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Connecting for Health, the agency which runs the National Programme for IT in the NHS [NPfIT], has unilaterally changed the wording of a public statement it agreed with 23 academics.
Officials at Connecting for Health had agreed the statement at their meeting with academics at Richmond House, Whitehall, headquarters of the Department of Health, in April 2006.
The meeting had been arranged so that representatives of the 23 academics could discuss an open letter they had written to the House of Commons’ Health Committee. The letter expressed concerns about the NPfIT and called for an independent technical audit of the programme. The meeting was attended by Richard Granger, head of Connecting for Health, BT and others.
At the end of their meeting, Connecting for Health and representatives of the academics agreed the wording of a very short statement to summarise what had been discussed. The statement was issued on the website of Connecting for Health, and was reported in the national media. It publicised Connecting for Health’s support for a constructive and independent review.
It said originally: “There was agreement that a constructive and pragmatic independent review of the programme could be valuable.”
But since then the wording of the statement has been changed without the agreement of the academics. The sentence, quoted above, which expressed qualified support for a review, has been replaced with one that no longer offers any clear support. The statement says now: “Ministers are considering whether or not such a review would help progress this large scale programme.”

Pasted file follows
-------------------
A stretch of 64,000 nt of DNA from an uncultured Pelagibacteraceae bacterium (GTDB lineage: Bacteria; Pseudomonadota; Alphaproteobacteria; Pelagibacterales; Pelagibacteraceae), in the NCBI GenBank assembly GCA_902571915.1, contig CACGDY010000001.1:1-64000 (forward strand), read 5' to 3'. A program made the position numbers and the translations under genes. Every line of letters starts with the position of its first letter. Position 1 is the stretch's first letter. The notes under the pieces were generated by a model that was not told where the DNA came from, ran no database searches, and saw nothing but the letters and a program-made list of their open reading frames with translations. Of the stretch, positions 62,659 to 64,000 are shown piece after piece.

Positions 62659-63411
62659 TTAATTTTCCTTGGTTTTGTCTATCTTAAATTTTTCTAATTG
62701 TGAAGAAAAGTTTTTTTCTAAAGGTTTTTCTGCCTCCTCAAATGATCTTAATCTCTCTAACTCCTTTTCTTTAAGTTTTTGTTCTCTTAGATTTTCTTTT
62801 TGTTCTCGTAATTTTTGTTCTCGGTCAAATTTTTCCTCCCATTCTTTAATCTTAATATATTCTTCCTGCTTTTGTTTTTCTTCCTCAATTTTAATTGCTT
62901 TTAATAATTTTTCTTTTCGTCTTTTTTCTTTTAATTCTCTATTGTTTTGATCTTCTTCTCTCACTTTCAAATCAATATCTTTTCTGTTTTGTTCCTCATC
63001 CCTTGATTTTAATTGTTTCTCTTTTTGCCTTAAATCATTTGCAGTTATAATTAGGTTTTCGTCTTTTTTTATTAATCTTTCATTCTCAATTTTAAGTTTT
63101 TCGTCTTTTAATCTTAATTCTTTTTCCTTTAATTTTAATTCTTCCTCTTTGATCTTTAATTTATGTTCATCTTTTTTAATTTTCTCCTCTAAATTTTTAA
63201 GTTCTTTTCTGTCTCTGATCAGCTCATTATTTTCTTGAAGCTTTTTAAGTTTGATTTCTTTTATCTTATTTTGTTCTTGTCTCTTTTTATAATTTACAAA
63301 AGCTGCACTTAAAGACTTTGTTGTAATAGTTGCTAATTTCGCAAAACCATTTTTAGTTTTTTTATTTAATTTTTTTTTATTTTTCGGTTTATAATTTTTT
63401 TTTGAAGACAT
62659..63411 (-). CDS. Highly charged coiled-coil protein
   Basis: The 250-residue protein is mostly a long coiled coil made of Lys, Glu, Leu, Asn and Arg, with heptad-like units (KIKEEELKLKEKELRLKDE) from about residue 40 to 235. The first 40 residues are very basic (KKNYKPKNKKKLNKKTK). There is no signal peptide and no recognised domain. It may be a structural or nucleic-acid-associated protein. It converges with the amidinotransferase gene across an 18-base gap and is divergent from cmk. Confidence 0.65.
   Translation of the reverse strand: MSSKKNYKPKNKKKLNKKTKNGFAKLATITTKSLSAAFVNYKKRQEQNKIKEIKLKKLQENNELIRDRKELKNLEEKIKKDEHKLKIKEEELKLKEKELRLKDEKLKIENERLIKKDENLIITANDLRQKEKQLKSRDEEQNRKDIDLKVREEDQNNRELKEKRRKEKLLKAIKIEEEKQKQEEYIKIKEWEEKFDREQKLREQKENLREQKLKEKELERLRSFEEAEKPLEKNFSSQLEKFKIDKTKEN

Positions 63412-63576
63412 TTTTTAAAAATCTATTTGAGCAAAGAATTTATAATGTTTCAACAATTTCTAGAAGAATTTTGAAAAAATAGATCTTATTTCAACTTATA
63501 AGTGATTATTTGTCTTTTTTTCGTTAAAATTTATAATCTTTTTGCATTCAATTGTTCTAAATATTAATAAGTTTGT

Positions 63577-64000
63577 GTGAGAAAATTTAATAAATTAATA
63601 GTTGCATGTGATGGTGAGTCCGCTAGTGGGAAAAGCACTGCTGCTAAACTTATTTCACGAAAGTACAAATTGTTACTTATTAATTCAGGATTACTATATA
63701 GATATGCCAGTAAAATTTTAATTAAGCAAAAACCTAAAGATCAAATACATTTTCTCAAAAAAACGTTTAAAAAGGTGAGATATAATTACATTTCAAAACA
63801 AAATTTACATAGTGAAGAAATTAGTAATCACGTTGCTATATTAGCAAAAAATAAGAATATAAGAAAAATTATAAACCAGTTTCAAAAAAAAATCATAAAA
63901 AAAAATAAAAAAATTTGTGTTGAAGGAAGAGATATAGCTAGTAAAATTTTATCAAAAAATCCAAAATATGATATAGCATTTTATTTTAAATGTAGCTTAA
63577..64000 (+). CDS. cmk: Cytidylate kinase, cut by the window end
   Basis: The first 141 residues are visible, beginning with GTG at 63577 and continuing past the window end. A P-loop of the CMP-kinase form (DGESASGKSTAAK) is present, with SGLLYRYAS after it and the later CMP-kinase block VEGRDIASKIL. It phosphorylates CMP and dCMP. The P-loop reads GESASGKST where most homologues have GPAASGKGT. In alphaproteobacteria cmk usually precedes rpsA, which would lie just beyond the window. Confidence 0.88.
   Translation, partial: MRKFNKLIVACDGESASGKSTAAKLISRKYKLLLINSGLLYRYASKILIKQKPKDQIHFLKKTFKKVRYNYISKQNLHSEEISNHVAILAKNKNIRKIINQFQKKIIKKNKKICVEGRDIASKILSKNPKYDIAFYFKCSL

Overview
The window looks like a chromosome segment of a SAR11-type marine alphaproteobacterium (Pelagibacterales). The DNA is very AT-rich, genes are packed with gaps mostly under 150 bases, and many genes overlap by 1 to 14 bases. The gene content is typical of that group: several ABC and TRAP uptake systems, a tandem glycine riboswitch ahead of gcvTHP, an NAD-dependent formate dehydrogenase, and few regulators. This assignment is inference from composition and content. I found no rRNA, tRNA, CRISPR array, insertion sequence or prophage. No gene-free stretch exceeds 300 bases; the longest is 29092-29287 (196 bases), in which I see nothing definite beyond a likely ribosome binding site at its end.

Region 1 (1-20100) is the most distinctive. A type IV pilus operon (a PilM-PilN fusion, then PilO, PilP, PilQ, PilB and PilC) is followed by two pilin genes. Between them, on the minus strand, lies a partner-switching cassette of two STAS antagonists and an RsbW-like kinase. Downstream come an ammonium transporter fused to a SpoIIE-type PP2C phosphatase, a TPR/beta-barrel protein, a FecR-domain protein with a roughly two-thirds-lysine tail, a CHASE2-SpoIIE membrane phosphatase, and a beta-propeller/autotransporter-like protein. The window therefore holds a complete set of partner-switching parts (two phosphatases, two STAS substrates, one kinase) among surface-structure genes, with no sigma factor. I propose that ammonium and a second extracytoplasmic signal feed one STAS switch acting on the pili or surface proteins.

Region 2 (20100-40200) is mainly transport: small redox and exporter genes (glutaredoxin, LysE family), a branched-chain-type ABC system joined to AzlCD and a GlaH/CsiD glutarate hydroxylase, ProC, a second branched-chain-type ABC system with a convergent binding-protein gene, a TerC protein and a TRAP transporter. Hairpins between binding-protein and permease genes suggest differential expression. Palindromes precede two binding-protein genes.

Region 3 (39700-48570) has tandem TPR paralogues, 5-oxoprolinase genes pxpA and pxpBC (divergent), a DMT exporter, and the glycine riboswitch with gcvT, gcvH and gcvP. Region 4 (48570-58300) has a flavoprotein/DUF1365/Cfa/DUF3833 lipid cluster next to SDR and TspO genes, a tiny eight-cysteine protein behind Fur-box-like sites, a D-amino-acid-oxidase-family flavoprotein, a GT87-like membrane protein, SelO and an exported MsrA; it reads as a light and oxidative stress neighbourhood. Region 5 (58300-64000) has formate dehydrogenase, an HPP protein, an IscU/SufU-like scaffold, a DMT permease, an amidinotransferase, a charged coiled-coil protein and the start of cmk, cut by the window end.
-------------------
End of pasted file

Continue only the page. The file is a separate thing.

Martyn Thomas, visiting professor of software engineering at Oxford University, said he was surprised at the change of wording. “I hope that this does not mean that Dr Granger is retreating from his earlier statement that an independent review could be useful.”
Asked whether it was right for Connecting for Health to change unilaterally the wording of the agreed statement, a spokesman for the agency said:
“It is reasonable for our corporate position to have evolved and in the spirit of openness and transparency to reflect that in our public statements.”
There is something vaguely Orwellian about a government agency’s changing quietly the wording of an agreed statement in the light of developments. Ideally the agency should have made it clear it was changing the wording.
Within some ministeries there is a view that there are two versions of the truth – theirs and everyone else’s. Not within Connecting for Health we hope.
The changed wording hints at a lack of enthusiasm among ministers for an independent review of the NPfIT, perhaps in part because they do not want to lose control over any publication of the results. The outcomes of internal reviews on the NPfIT have not been published. The question is: what do they have to hide?